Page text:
Do I Measure Up?

0 comments Posted on December 1, 2018

by Mandy Hale

“When you lose yourself, you find yourself.” Seven words, spoken to me in passing by a smiling man on a sidewalk during my daily walk.

He wasn’t really dressed for exercising . . . or even for the heat. He wore street clothes, not workout gear, and a wool stocking cap in the eighty-something-degree weather. He had the biggest smile on his face.

I took a walk almost every single day down beautiful tree-lined Main Street . . . and I’d never seen the man before.

When you lose yourself, you find yourself. 

I’m not saying the man was an angel . . . but I’m not saying he wasn’t.

All I know is, he was sent across my path to deliver a message that had already been formulating in my mind and my heart for quite some time. I just hadn’t found a way to put it into words.

The man on the street in the stocking cap helped me find the words.

And I think, friends, he might have even helped me find my way. Or “unfind” my way, as the case may be.

Because over the next year and a half of my life, I would lose myself and my way completely. I would lose friends and loved ones and ideals I held dear, and idealistic notions about life and parts of myself I would never get back . . . but I would also lose fear and self-doubt and pretense, and any need I ever had to be anything other than exactly who and what I was.

And I would find myself again. Not the same version of me that I was looking for, but a stronger version. A wiser version. A woman who knew that she was enough, just as she was. A woman who had been tried in the fire but, instead of being burned by it, came out gold.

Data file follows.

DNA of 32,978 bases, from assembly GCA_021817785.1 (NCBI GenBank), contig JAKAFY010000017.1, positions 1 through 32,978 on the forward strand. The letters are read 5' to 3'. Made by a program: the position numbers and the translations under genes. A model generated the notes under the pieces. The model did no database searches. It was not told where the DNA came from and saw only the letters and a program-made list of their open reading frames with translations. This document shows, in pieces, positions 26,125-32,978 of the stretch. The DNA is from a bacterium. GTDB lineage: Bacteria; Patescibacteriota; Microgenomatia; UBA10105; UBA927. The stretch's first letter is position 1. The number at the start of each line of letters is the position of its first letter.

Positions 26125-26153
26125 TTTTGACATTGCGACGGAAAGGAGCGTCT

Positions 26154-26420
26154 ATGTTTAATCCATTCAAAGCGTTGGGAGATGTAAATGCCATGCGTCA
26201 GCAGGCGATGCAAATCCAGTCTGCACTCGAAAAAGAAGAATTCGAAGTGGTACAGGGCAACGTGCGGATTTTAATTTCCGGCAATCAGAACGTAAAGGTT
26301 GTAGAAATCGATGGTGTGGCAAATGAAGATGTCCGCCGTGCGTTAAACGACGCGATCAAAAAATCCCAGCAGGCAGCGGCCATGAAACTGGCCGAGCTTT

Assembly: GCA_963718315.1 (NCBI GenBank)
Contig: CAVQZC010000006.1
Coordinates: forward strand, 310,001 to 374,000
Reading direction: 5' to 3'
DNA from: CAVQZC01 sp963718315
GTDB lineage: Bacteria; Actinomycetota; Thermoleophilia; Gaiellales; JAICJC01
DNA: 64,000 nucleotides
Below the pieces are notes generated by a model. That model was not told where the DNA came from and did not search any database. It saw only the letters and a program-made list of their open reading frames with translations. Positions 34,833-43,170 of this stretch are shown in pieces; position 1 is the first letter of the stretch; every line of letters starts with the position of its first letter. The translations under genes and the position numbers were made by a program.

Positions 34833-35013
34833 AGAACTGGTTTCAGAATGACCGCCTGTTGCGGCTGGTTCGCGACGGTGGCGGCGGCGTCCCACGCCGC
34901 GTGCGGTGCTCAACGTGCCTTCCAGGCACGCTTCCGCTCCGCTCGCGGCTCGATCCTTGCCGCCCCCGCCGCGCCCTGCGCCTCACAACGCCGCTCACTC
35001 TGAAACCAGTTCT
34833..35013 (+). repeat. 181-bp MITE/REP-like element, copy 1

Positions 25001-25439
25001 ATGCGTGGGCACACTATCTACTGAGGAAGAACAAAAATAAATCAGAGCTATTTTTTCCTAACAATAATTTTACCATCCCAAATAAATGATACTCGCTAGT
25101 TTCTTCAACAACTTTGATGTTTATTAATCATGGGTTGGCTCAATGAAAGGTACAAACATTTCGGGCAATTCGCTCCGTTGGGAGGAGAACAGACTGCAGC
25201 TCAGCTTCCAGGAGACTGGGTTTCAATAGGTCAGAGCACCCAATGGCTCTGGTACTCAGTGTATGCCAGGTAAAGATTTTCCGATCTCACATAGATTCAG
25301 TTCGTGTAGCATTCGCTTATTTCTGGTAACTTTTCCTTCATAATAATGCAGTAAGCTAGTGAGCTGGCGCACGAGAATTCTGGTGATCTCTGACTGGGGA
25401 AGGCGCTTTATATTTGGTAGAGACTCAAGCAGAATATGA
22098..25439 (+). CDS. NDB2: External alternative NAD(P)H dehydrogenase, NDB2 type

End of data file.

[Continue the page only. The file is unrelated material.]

A woman who, finally, after doubting and questioning and striving and hustling for her worth for years . . . finally, finally came to the realization that she was and is and always has been . . .

ENOUGH.

And every moment of every struggle and success and high and low and heartbreak and healing I would experience for the next year and a half was designed to bring me one step closer to that understanding.

All of that was coming. Not on this day, but it was coming.

And the man in the stocking cap on Main Street seemed to kick it all off. With a grin, and a knowing lope, he went about his way, and I went about mine.

A few moments later, when I turned to look back at him over my shoulder, he was gone.

And a few weeks later, the life I had come to know was gone, too.

Courtesy of FaithWords, an imprint of Hachette Book Group

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